1. the beginning of anything;
- Example: "it was off to a good start"
2. the time at which something is supposed to begin;
- Example: "they got an early start"
- Example: "she knew from the get-go that he was the man for her"
[syn: beginning, commencement, first, outset, get-go, start, kickoff, starting time, showtime, offset]
3. a turn to be a starter (in a game at the beginning);
- Example: "he got his start because one of the regular pitchers was in the hospital"
- Example: "his starting meant that the coach thought he was one of their best linemen"
[syn: start, starting]
4. a sudden involuntary movement;
- Example: "he awoke with a start"
[syn: startle, jump, start]
5. the act of starting something;
- Example: "he was responsible for the beginning of negotiations"
[syn: beginning, start, commencement]
6. a line indicating the location of the start of a race or a game;
[syn: start, starting line, scratch, scratch line]
7. a signal to begin (as in a race);
- Example: "the starting signal was a green light"
- Example: "the runners awaited the start"
[syn: starting signal, start]
8. the advantage gained by beginning early (as in a race);
- Example: "with an hour's start he will be hard to catch"
[syn: start, head start]
1. take the first step or steps in carrying out an action;
- Example: "We began working at dawn"
- Example: "Who will start?"
- Example: "Get working as soon as the sun rises!"
- Example: "The first tourists began to arrive in Cambodia"
- Example: "He began early in the day"
- Example: "Let's get down to work now"
[syn: get down, begin, get, start out, start, set about, set out, commence]
2. set in motion, cause to start;
- Example: "The U.S. started a war in the Middle East"
- Example: "The Iraqis began hostilities"
- Example: "begin a new chapter in your life"
[syn: begin, lead off, start, commence]
- Example: "The family took off for Florida"
[syn: depart, part, start, start out, set forth, set off, set out, take off]
4. have a beginning, in a temporal, spatial, or evaluative sense;
- Example: "The DMZ begins right over the hill"
- Example: "The second movement begins after the Allegro"
- Example: "Prices for these homes start at $250,000"
[syn: begin, start]
5. bring into being;
- Example: "He initiated a new program"
- Example: "Start a foundation"
[syn: originate, initiate, start]
6. get off the ground;
- Example: "Who started this company?"
- Example: "We embarked on an exciting enterprise"
- Example: "I start my day with a good breakfast"
- Example: "We began the new semester"
- Example: "The afternoon session begins at 4 PM"
- Example: "The blood shed started when the partisans launched a surprise attack"
[syn: start, start up, embark on, commence]
7. move or jump suddenly, as if in surprise or alarm;
- Example: "She startled when I walked into the room"
[syn: startle, jump, start]
8. get going or set in motion;
- Example: "We simply could not start the engine"
- Example: "start up the computer"
[syn: start, start up]
9. begin or set in motion;
- Example: "I start at eight in the morning"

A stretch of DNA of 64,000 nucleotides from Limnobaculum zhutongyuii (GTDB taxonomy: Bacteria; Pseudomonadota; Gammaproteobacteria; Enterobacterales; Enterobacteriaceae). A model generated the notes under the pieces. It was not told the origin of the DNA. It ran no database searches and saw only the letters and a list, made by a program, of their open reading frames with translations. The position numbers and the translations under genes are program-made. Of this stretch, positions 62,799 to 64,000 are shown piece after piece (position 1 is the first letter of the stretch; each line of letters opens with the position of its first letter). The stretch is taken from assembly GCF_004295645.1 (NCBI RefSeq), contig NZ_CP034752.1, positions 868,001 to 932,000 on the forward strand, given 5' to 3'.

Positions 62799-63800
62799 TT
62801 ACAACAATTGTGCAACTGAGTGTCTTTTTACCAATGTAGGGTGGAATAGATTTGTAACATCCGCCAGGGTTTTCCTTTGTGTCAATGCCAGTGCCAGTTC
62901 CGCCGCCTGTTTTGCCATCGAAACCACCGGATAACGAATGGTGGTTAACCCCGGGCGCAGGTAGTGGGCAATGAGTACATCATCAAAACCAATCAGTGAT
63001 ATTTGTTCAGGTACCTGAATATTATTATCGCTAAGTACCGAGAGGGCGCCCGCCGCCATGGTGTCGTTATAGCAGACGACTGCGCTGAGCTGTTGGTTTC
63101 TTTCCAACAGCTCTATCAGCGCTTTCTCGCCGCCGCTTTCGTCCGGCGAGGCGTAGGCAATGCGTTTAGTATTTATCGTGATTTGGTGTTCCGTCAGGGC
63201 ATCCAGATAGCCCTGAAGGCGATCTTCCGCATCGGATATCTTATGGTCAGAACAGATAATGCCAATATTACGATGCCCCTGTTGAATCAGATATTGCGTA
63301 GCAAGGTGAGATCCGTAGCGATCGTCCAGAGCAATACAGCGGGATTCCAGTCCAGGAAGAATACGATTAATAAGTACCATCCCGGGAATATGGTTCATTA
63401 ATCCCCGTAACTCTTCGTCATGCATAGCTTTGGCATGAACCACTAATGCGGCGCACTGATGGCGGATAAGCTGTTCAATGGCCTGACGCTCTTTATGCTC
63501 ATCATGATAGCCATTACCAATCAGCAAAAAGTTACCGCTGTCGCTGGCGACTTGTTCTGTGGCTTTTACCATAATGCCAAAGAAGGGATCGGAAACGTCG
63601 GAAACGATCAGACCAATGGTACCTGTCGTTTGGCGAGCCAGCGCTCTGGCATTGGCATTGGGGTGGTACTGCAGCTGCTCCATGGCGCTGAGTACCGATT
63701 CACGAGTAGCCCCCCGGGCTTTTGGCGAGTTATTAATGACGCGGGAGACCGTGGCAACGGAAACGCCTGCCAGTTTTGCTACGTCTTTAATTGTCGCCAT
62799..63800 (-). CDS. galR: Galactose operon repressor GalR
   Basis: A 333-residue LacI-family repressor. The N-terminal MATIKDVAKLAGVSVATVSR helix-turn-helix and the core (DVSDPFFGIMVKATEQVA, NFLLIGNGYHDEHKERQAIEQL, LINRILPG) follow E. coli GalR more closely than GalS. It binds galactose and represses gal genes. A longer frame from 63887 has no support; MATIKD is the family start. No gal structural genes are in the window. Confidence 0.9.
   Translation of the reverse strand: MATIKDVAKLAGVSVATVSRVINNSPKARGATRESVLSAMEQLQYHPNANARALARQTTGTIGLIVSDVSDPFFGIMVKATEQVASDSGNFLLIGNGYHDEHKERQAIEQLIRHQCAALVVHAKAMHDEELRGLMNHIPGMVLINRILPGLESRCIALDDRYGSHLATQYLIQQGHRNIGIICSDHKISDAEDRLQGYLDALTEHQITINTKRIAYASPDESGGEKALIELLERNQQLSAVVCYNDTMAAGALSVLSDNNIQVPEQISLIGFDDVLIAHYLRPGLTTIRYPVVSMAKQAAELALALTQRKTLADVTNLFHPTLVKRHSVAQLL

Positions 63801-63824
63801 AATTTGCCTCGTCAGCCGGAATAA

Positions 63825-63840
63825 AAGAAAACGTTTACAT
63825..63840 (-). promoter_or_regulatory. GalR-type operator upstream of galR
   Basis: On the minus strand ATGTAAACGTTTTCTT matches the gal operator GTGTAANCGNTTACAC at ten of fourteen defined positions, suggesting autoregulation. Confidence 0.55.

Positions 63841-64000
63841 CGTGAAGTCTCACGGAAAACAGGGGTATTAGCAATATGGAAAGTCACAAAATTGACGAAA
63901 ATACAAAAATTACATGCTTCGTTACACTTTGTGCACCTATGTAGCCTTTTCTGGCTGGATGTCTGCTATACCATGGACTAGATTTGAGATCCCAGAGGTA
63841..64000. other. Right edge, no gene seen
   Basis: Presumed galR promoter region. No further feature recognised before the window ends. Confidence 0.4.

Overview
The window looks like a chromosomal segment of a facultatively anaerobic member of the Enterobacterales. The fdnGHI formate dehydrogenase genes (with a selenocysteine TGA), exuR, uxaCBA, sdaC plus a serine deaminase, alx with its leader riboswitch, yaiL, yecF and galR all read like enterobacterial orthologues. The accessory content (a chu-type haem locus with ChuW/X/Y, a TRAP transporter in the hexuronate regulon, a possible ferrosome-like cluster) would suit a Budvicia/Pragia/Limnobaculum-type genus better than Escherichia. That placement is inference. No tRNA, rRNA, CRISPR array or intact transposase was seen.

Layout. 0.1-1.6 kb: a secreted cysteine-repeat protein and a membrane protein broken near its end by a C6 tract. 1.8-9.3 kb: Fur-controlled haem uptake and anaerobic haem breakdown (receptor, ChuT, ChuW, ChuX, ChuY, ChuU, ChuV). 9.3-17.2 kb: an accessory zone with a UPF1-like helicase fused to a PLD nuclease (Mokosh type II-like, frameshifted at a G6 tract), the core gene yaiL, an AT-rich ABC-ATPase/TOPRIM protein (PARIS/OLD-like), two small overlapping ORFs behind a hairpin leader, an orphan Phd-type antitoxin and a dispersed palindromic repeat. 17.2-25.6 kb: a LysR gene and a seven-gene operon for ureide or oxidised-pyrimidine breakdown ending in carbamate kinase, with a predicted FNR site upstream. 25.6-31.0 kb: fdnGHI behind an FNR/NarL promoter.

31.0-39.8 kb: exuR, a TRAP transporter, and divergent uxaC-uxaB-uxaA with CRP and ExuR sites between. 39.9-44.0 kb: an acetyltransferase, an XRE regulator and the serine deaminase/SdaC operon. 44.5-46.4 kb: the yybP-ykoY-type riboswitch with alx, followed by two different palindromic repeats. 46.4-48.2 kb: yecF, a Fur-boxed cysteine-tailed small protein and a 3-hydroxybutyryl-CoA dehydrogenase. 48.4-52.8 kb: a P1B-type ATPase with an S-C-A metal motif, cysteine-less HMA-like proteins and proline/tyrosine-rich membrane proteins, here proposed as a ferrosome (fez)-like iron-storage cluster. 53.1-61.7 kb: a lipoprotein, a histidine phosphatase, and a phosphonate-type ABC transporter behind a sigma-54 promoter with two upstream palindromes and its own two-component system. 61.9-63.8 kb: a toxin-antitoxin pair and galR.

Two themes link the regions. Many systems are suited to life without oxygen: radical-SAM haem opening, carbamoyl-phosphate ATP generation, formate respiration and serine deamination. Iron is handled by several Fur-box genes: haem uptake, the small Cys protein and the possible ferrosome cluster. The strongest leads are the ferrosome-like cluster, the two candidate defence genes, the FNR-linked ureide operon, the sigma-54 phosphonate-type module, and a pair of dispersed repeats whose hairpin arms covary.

- Example: "Ready, set, go!"
[syn: start, go, get going]
10. begin work or acting in a certain capacity, office or job;
- Example: "Take up a position"
- Example: "start a new job"
[syn: start, take up]
11. play in the starting lineup;
12. have a beginning characterized in some specified way;
- Example: "The novel begins with a murder"
- Example: "My property begins with the three maple trees"
- Example: "Her day begins with a workout"
- Example: "The semester begins with a convocation ceremony"
[syn: begin, start]
13. begin an event that is implied and limited by the nature or inherent function of the direct object;
- Example: "begin a cigar"
- Example: "She started the soup while it was still hot"
- Example: "We started physics in 10th grade"
[syn: begin, start]
14. bulge outward;
- Example: "His eyes popped"
[syn: start, protrude, pop, pop out, bulge, bulge out, bug out, come out]
The Collaborative International Dictionary of English v.0.48:
start \start\ (st[aum]rt), v. i. [imp. & p. p. started; p. pr. & vb. n. starting.] [OE. sterten; akin to D. storten to hurl, rush, fall, G. st["u]rzen, OHG. sturzen to turn over, to fall, Sw. st["o]rta to cast down, to fall, Dan. styrte, and probably also to E. start a tail; the original sense being, perhaps, to show the tail, to tumble over suddenly. [root]166. Cf. Start a tail.] 1. To leap; to jump. [Obs.] [1913 Webster] 2. To move suddenly, as with a spring or leap, from surprise, pain, or other sudden feeling or emotion, or by a voluntary act. [1913 Webster] And maketh him out of his sleep to start. --Chaucer. [1913 Webster] I start as from some dreadful dream. --Dryden. [1913 Webster] Keep your soul to the work when ready to start aside. --I. Watts. [1913 Webster] But if he start, It is the flesh of a corrupted heart. --Shak. [1913 Webster] 3. To set out; to commence a course, as a race or journey; to begin; as, to start in business. [1913 Webster] At once they start, advancing in a line. --Dryden. [1913 Webster] At intervals some bird from out the brakes Starts into voice a moment, then is still. --Byron. [1913 Webster] 4. To become somewhat displaced or loosened; as, a rivet or a seam may start under strain or pressure. [1913 Webster] To start after, to set out after; to follow; to pursue. To start against, to act as a rival candidate against. To start for, to be a candidate for, as an office. To start up, to rise suddenly, as from a seat or couch; to come suddenly into notice or importance. [1913 Webster]The Collaborative International Dictionary of English v.0.48:
Start \Start\ (st[aum]rt), v. t. 1. To cause to move suddenly; to disturb suddenly; to startle; to alarm; to rouse; to cause to flee or fly; as, the hounds started a fox. [1913 Webster] Upon malicious bravery dost thou come To start my quiet? --Shak. [1913 Webster] Brutus will start a spirit as soon as Caesar. --Shak. [1913 Webster] 2. To bring into being or into view; to originate; to invent. [1913 Webster] Sensual men agree in the pursuit of every pleasure they can start. --Sir W. Temple. [1913 Webster] 3. To cause to move or act; to set going, running, or flowing; as, to start a railway train; to start a mill; to start a stream of water; to start a rumor; to start a business. [1913 Webster] I was engaged in conversation upon a subject which the people love to start in discourse. --Addison. [1913 Webster] 4. To move suddenly from its place or position; to displace or loosen; to dislocate; as, to start a bone; the storm started the bolts in the vessel. [1913 Webster] One, by a fall in wrestling, started the end of the clavicle from the sternum. --Wiseman. [1913 Webster] 5. [Perh. from D. storten, which has this meaning also.] (Naut.) To pour out; to empty; to tap and begin drawing from; as, to start a water cask. [1913 Webster]The Collaborative International Dictionary of English v.0.48: